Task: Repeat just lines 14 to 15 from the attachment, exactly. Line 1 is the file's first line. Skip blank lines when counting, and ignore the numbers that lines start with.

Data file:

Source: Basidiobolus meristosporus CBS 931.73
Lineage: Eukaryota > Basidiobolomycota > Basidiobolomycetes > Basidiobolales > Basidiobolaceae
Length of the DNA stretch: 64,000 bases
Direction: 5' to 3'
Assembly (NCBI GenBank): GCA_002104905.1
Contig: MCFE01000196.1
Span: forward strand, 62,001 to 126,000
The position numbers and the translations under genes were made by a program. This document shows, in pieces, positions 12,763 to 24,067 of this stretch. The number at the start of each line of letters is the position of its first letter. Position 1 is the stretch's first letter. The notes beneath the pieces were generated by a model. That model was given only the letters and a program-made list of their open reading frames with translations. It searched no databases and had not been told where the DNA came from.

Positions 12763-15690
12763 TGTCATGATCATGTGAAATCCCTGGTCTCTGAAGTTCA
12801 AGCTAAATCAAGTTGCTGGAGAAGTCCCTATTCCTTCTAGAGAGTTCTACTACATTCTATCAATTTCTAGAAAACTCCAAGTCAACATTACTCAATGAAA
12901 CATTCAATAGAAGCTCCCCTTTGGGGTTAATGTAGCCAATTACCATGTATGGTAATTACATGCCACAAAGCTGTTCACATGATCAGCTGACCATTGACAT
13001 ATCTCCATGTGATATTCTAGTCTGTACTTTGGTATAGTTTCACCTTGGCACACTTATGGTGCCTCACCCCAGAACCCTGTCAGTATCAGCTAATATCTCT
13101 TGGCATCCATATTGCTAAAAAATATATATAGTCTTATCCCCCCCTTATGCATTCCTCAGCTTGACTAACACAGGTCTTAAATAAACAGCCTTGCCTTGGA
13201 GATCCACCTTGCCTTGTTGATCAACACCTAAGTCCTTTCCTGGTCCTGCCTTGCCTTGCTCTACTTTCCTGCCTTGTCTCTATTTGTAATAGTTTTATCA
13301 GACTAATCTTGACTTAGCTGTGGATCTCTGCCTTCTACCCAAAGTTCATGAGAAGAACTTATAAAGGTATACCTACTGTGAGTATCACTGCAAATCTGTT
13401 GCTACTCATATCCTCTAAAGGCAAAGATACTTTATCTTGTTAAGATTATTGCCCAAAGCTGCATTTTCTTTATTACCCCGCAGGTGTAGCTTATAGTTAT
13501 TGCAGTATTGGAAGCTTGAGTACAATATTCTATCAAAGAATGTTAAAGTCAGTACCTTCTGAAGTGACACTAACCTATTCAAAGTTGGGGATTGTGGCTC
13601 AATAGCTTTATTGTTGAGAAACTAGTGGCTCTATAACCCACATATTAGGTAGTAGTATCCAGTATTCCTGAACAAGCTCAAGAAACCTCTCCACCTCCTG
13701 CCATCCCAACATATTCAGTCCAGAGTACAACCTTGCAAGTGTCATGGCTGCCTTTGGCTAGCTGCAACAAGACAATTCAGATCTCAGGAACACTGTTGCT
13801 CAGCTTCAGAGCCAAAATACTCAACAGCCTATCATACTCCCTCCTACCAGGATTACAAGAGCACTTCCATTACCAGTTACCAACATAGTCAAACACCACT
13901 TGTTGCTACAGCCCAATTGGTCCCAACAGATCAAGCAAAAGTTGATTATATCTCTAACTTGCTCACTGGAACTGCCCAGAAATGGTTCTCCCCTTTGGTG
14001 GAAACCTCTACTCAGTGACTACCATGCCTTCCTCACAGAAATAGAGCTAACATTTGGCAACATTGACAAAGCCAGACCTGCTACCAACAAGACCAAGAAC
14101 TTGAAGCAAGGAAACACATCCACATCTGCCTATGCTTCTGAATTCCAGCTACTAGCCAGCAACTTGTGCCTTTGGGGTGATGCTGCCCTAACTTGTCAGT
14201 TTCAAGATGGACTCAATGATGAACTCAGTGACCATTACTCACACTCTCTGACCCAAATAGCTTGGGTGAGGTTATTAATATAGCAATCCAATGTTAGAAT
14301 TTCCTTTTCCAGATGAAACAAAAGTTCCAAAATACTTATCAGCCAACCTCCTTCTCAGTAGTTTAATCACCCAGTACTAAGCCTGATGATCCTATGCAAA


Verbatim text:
13101 TGGCATCCATATTGCTAAAAAATATATATAGTCTTATCCCCCCCTTATGCATTCCTCAGCTTGACTAACACAGGTCTTAAATAAACAGCCTTGCCTTGGA
13201 GATCCACCTTGCCTTGTTGATCAACACCTAAGTCCTTTCCTGGTCCTGCCTTGCCTTGCTCTACTTTCCTGCCTTGTCTCTATTTGTAATAGTTTTATCA